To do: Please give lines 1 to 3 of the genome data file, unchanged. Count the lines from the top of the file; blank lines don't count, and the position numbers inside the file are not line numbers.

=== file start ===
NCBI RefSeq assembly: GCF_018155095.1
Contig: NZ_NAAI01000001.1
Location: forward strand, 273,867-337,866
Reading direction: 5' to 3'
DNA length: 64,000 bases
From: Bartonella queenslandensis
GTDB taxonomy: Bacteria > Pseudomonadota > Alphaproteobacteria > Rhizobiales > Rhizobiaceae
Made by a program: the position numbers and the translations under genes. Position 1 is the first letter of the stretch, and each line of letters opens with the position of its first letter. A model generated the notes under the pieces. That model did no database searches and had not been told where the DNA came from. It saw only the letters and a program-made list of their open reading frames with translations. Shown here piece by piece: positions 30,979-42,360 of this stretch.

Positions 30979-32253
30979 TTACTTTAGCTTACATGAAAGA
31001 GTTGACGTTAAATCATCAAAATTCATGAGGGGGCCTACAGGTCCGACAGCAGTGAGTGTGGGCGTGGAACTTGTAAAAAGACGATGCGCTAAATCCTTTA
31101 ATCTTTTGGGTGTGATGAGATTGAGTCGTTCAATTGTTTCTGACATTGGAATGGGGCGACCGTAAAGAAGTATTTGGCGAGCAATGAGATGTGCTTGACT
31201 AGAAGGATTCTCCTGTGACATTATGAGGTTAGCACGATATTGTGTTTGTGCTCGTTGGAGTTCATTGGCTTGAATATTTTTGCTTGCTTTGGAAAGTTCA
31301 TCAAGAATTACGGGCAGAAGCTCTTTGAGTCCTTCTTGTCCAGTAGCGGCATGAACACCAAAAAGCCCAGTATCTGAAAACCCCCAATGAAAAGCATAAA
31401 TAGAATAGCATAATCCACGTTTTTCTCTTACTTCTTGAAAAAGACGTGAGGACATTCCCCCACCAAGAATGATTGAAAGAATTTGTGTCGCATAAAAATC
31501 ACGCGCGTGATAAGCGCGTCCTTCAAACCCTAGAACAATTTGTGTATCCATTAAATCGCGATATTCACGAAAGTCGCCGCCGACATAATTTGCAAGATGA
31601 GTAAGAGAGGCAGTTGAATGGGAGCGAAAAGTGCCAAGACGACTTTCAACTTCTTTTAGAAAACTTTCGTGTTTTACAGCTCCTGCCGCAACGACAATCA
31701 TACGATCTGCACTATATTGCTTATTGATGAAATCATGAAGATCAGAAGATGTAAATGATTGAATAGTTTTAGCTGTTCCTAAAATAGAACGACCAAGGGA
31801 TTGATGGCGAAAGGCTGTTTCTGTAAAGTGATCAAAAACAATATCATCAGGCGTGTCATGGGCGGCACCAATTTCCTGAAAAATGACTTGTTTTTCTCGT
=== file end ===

NCBI RefSeq assembly: GCF_018155095.1
Contig: NZ_NAAI01000001.1
Location: forward strand, 273,867-337,866